'The Bordello in Faerie' by Michael Swanwick (read in A Dog Said Bow-Wow. Originally published in Postscripts)

29/4 No.63 & 64 The love for Karen Russell's work continues. Both of these can be found in Russell's delectable collection, Vampires in The Lemon Grove, and both were originally published in Tin House. 

'Reeling for the Empire'
&
'The Seagull Army Descends on Strong Beach' 

30/4 No.65 & 66. Today's stories are from a contemporary writer and one that has passed away a while ago. Kelly Link's story was first published in 2007, and John Cheever's in 1954. 

'The Wrong Grave' by Kelly Link (first read in The Wrong Grave. Originally published in The Restless Dead: Ten Original Stories of the Supernatural)
&
'The Five-Forty-Eight' by John Cheever (Originally published in The New Yorker)

1/5 No.67 & 68 A pair of timeless classics

'The Hitchhiking Game' by Milan Kundera (first read in My Mistress Sparrow is Dead Ed. Jeffrey Eugenides. Originally published in Laughable Loves)
&
'Too Early Springs' by Stephen Vincent Benet (The Selected Works of Stephen Vincent Benet)

2/5 No.69 & 70 My two favourite Haruki Murakami stories – mind you, I haven't read all of his tales. This pair is from his collection The Elephant Vanishes. The link is to a podcast of Andrea Lee reading 'Barn Burning'. 

'The Dancing Dwarf' (first English publication in The Elephant Vanishes)

'Barn Burning' (first English publication in The New Yorker). 


3/5 No.71 & 72 And another couple from Alice Munro. Because, you know...it's Munro...Both originally published in The New Yorker. 

'The Bear Came Over the Mountain' (first read in My Mistress Sparrow is Dead Ed. Jeffrey Eugenides.)
&
'The Turkey Season' (first read in The Moons of Jupiter)

4/5 No.73 & 74 Today's stories are from E.L Doctorow. I first read both in his collection, All the Time in the World, and both were also originally published in The New Yorker. 

'Wakefield'
&
'Edgemont Drive




5/5 No.75 & 76 Two classics: Isaac Bashevis Singer's story was translated by Saul Bellows in 1954; and Frank O'Connor's story was first published in 1931. I read both in That Glimpse of Truth.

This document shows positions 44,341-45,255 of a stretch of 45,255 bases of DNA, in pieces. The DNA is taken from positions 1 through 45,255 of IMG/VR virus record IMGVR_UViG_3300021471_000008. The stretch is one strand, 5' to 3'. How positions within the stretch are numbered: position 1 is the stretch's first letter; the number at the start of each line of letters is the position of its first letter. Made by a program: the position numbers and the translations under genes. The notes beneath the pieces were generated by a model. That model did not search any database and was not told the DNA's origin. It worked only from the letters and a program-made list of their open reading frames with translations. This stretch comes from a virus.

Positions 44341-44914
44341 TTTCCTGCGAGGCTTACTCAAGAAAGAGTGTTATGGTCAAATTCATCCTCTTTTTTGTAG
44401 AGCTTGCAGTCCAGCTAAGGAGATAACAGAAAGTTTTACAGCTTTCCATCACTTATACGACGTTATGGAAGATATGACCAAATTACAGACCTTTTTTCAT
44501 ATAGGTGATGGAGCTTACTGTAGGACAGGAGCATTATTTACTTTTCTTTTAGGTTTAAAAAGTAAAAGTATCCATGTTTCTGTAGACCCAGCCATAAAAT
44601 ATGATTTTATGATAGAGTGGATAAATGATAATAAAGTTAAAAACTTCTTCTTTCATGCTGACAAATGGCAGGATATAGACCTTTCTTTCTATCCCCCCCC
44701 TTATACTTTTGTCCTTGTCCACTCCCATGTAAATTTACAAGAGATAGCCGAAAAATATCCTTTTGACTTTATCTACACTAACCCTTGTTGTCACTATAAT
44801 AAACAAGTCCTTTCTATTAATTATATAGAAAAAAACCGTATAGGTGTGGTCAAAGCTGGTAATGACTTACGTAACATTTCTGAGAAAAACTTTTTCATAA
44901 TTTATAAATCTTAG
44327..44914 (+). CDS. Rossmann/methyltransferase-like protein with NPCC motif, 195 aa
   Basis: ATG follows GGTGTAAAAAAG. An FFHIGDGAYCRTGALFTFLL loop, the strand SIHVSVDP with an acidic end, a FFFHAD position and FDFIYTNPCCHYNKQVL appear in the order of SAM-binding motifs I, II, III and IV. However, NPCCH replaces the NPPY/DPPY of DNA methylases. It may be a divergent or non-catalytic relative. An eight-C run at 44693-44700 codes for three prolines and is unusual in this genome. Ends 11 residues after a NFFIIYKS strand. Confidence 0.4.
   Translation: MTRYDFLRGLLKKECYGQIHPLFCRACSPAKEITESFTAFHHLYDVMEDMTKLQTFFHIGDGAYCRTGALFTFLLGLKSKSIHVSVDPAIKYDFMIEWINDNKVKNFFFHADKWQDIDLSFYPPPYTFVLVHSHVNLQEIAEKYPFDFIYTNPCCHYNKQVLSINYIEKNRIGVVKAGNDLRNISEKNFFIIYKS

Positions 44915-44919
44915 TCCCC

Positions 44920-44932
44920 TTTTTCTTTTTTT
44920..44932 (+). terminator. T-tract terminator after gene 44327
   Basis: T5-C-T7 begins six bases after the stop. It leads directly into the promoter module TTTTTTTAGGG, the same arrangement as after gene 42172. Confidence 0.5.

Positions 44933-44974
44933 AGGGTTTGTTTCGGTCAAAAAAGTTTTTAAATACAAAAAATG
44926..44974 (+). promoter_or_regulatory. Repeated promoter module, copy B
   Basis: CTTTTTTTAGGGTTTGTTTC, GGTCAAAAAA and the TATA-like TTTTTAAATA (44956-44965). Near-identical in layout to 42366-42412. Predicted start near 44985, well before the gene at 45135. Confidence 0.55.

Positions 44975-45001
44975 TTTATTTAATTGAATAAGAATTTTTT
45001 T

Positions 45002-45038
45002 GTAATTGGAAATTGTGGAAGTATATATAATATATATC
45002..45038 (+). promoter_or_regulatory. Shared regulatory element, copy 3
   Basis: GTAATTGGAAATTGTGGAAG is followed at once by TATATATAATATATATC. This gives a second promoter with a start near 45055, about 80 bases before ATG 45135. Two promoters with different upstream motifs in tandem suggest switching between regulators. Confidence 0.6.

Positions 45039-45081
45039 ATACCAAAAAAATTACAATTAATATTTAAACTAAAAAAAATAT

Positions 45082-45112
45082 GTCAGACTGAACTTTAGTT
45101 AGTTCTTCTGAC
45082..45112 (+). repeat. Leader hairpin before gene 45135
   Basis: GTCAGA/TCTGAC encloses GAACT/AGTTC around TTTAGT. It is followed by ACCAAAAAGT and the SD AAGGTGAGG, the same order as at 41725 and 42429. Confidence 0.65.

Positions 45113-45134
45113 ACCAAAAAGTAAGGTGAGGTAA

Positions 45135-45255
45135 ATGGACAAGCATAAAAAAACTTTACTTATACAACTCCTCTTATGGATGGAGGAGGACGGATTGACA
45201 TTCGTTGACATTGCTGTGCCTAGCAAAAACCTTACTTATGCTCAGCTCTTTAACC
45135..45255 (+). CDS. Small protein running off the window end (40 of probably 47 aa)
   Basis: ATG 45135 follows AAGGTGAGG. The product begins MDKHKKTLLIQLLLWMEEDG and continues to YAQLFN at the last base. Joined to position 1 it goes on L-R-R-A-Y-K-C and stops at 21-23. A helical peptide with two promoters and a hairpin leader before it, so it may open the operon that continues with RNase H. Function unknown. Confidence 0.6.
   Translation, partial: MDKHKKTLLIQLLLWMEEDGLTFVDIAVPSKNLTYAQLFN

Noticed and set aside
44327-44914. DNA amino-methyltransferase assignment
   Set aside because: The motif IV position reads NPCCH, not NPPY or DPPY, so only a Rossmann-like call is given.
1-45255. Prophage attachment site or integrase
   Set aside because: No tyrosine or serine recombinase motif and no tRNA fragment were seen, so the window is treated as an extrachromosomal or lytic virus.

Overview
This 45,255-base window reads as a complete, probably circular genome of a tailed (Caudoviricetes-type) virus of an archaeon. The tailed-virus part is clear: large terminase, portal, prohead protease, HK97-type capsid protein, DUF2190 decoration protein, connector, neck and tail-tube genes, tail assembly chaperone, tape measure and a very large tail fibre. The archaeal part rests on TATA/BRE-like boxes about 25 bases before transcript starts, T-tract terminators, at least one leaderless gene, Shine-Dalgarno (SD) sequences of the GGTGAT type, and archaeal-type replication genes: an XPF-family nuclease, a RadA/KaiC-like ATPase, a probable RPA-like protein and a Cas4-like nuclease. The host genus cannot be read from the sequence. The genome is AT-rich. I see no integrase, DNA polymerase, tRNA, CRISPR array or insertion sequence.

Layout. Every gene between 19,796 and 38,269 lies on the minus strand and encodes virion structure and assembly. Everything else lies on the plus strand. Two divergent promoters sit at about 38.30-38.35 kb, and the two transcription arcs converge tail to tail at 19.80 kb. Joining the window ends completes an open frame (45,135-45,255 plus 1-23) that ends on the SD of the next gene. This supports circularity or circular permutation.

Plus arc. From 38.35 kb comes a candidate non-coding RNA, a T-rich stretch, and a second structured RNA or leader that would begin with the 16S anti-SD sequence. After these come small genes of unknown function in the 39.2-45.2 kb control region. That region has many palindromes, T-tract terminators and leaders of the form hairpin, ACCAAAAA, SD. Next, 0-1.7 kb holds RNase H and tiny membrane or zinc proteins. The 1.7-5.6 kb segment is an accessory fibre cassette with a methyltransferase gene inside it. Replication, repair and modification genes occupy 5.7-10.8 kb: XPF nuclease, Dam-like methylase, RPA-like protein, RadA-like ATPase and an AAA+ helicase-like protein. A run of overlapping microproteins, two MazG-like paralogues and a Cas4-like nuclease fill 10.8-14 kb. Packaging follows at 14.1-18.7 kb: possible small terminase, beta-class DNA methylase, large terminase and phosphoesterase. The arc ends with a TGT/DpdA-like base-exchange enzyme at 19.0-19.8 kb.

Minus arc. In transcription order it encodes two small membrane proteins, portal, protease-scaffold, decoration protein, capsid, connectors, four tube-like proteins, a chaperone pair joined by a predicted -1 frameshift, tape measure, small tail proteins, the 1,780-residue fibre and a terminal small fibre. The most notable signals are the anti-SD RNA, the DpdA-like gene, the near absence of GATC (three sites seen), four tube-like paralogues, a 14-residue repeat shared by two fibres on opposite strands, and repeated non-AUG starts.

'Gimpel the Fool' by Isaac Bashevis Singer
&
'Guests of the Nation' by Frank O'Connor 

6/5 No.77 & 78 A return to The Antipodes. Lisa L. Hannett's stories, in my experience, often have an ethereal atmosphere and are highly rewarding. Hannett's newly released collection is Songs for Dark Seasons; and Faith Mudge is a beautiful storyteller. 

'Forever, Miss Tapekwa County' by Lisa L. Hannett (first read in The Year's Best Australian Fantasy & Horror, 2011 Ed. Liz Grzyb & Talie. Originally published in Bluegrass Symphony)
&
'The Oblivion Box' by Faith Mudge (Dreaming of Djinn Ed. Liz Grzyb)


7/5 No. 79 & 80

'A House on the Plains' by E.L Doctorow (read in All the Time in the World. Originally published in The New Yorker)
&
'The B.A.R Man' by Richard Yates (read in Eleven Kinds of Loneliness. Originally published in Esquire)

8/5 No. 81 & 82 Today's pairing are both 'wild stories'. Valente's a wonderful animalistic 'coming-of-age' story; and Peter M. Ball's mad-cap ride is a purposeful fusion of as many genres as possible.

'White Lines on a Green Field' by Catherynne M. Valente (I first read this in The Best Science Fiction and Fantasy of the Year, Volume Six Ed. Jonathan Strahan. Originally published in Subterranean)

'Dying Young' by Peter M. Ball (Eclipse Four Ed. Jonathan Strahan) 

9/5 No. 83 & 84 Today's stories are 'entertainments', replete with twists and turns. Both tales are from George R.R Martin & Gardner Dozois' anthology Rogues.

'The Curious Affair of the Dead Wives' by Lisa Tuttle
&
'How the Marquis Got his Coat Back' by Neil Gaiman



10/5 No. 85 & 86 The love affair with Richard Yates continues...Both from his collection Eleven Kinds of Loneliness. 

'Jody Rolled the Bones'
&
'The Best of Everything'

11/5 No. 87 & 88 

'Breaking the Pig' by Etgar Keret (The Bus Driver Who Wanted to be God and Other Stories)
&
'Revenant' by Margaret Atwood (Stone Mattress)

12/5 No. 89 & 90 

'The Comptroller and the Wild Wind' by Richard Yates (Uncollected Stories in Collected Stories
&
'Hanwell in Hell' by Zadie Smith (read in Martha and Hanwell. Originally published in The New Yorker)

13/5 No. 91 & 92 Today's are both from Angela Carter's The Bloody Chamber and Other Stories. Angela Carter was a rare writer whose prose aesthetic was, on occasion, more integral to her narratives than the plot.

'The Erl King' (Originally published in Bananas, but revised for The Bloody Chamber and Other Stories)
&